Heart Health Tips
Heart disease is leading cause of death in the United States, and the best way to prevent it is to understand its risks and contributing factors. Heart disease is most commonly referred to as coronary heart disease.
Factors including family history can increase your risk of heart disease or heart attack. Knowing your risk factors and visiting your doctor for regular check-ups is an important step in your journey to prevention. Even small lifestyle changes can help reduce your risk for heart disease.
|Heart Healthy Eating|
- Increasing age (65+)
- Family history
- High blood pressure
- Consuming large amounts of fat
- Unhealthy cholesterol levels
- Chronic kidney disease
- Obesity or a sedentary lifestyle, not getting enough exercise
The Centura Cardiac and Vascular Network comes together to maintain the highest standards of education and reduce the number of cardiac patients in need of assistance through community efforts to diminish heart disease in our State.
While its obvious that exercise is good for your body as a whole, its particularly important for the health of your heart. Keeping a steady, physical regimen improves the oxygen distribution throughout the body, strengthening your internal functions. Physical activity is recommended three to five times each week, or at least 30 minutes each day. If you cannot find 30 consecutive minutes in the day, break your physical activity into shorter segments.
Nutrition and Eating Right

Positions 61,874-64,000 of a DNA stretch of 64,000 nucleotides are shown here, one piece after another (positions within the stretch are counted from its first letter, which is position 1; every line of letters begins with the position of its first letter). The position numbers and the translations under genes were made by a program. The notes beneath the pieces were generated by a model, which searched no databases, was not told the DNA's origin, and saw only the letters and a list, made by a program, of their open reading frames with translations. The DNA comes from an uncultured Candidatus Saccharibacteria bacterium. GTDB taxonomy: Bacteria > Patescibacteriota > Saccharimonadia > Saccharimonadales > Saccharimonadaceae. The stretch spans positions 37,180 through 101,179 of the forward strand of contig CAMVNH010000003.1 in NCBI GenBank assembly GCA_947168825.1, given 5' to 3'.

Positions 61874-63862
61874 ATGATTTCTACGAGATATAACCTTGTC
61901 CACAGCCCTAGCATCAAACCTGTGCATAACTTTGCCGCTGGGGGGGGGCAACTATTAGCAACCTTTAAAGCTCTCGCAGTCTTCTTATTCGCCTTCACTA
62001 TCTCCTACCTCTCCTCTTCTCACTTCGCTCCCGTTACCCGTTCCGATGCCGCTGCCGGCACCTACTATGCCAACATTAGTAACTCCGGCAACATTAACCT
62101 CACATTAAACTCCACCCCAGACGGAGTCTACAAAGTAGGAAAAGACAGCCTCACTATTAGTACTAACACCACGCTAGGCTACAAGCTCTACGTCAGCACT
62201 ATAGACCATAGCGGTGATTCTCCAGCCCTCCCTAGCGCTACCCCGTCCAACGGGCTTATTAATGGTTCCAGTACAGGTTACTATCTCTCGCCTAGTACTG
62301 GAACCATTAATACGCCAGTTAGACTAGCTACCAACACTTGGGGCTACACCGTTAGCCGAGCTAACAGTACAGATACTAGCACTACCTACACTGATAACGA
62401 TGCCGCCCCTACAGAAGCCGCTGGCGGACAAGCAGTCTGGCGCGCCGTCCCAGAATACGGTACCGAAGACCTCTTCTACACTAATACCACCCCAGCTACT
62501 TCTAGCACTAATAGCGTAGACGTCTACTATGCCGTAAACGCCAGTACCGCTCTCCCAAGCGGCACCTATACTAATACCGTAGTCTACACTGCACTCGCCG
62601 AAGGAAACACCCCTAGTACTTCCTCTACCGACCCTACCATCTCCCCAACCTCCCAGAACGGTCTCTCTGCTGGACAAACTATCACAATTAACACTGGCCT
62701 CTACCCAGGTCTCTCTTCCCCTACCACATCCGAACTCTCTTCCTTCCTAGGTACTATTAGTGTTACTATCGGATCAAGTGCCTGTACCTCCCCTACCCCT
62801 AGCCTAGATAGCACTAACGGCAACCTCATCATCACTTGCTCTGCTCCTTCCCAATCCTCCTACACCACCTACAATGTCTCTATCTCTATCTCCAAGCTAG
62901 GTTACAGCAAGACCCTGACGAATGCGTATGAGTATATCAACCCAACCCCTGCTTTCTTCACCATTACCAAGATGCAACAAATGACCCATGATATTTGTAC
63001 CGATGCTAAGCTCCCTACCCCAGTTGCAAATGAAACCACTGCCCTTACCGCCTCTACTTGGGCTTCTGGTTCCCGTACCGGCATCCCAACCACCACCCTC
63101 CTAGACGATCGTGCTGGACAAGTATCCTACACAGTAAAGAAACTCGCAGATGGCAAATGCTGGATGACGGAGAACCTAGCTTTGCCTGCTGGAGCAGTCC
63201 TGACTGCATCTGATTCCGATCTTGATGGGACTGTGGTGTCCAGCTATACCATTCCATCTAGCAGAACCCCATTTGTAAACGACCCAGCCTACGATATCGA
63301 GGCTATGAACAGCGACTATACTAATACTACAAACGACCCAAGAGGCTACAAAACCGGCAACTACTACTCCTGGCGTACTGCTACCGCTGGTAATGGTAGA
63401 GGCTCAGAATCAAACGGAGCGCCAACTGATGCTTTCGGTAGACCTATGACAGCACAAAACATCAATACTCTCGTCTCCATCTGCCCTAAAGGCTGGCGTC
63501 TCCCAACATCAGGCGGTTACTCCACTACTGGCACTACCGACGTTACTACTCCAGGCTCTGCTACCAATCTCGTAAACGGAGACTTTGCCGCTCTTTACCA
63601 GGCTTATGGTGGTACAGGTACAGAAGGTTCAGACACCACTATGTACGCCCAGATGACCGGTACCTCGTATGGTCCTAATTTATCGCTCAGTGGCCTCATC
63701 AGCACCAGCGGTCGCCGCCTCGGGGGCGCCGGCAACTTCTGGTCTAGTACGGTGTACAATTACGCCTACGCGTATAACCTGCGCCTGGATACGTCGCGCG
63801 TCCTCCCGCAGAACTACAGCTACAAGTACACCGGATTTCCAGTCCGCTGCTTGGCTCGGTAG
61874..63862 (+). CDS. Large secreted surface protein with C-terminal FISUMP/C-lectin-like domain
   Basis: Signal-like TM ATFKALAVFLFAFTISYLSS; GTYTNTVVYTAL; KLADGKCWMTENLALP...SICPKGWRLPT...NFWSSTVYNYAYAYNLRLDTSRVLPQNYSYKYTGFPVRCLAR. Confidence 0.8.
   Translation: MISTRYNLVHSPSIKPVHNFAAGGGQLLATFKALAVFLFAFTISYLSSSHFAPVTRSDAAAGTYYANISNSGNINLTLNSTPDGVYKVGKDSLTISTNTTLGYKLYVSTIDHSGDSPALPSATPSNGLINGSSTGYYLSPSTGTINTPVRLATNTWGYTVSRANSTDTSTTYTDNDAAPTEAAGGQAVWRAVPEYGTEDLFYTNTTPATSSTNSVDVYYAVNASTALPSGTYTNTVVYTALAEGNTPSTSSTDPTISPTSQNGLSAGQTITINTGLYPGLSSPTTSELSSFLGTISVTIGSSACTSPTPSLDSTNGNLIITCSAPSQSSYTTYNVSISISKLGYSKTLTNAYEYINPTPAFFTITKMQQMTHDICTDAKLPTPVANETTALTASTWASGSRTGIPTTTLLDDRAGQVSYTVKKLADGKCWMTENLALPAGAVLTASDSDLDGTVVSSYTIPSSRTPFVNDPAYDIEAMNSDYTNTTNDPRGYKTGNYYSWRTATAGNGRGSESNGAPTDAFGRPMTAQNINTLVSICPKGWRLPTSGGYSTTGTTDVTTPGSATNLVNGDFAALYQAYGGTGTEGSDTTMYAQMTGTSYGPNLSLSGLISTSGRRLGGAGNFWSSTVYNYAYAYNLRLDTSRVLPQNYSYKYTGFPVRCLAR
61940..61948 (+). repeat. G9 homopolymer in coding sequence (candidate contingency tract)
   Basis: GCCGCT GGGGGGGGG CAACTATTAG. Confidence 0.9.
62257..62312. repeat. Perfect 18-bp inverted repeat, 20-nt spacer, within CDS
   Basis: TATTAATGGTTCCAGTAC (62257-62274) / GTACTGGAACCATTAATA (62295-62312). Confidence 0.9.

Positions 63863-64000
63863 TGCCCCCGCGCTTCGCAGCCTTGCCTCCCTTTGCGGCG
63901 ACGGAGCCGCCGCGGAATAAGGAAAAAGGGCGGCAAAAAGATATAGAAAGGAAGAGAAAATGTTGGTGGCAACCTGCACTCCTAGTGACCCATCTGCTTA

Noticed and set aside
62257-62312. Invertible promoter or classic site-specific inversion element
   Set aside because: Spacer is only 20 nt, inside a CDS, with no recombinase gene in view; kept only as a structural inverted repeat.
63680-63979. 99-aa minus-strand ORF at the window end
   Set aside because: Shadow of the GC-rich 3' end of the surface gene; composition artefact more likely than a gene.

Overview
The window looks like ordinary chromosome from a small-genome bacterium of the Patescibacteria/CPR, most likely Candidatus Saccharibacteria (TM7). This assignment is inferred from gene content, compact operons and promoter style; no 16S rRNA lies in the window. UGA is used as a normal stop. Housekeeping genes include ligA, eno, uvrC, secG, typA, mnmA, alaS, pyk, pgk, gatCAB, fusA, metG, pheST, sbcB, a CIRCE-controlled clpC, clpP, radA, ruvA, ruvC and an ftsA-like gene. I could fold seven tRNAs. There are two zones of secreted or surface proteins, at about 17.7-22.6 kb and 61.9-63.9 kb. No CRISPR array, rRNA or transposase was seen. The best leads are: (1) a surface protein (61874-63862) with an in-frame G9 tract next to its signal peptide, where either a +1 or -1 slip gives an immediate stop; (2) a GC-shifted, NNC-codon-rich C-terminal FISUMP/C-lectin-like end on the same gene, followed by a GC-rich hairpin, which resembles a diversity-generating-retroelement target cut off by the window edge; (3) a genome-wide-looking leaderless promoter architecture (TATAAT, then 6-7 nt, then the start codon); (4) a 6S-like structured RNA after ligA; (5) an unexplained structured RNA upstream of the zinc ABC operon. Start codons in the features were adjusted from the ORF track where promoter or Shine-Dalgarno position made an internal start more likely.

Eating foods that are naturally low in fat including whole grains, fruits and vegetables are great for lowering your cholesterol and keeping your heart healthy.
- Look at food labels, paying special attention to the level of saturated fat
- Avoid foods that are high in saturated fats
- Choose lean protein foods
- Look for the words "hydrogenated" or "partially hydrogenated" on food labels and stay away from them
- Limit fried and processed foods
- Eat foods that are high in soluble fiber
The American Heart Association recommends a variety of "smart" food substitutions to help lower saturated fats, trans fats and cholesterol. When cooking at home, substituting certain foods in your recipes will increase the nutritional value of your meals.
- Whole milk (1 cup) - Use 1 cup of fat-free or low-fat milk, plus one tablespoon of liquid vegetable oil
- Heavy cream (1 cup) - Use 1 cup of evaporated skim milk or ½ cup of low-fat yogurt and ½ cup plain low-fat unsalted cottage cheese
- Sour cream - low-fat unsalted cottage cheese plus low-fat or fat-free yogurt; or fat-free sour cream
- Egg - 2 egg whites or a commercially made, cholesterol-free egg substitute
- Butter - 1 tablespoon soft margarine or ¾ tablespoon liquid vegetable oil
*Substitutions provided by the American Heart Association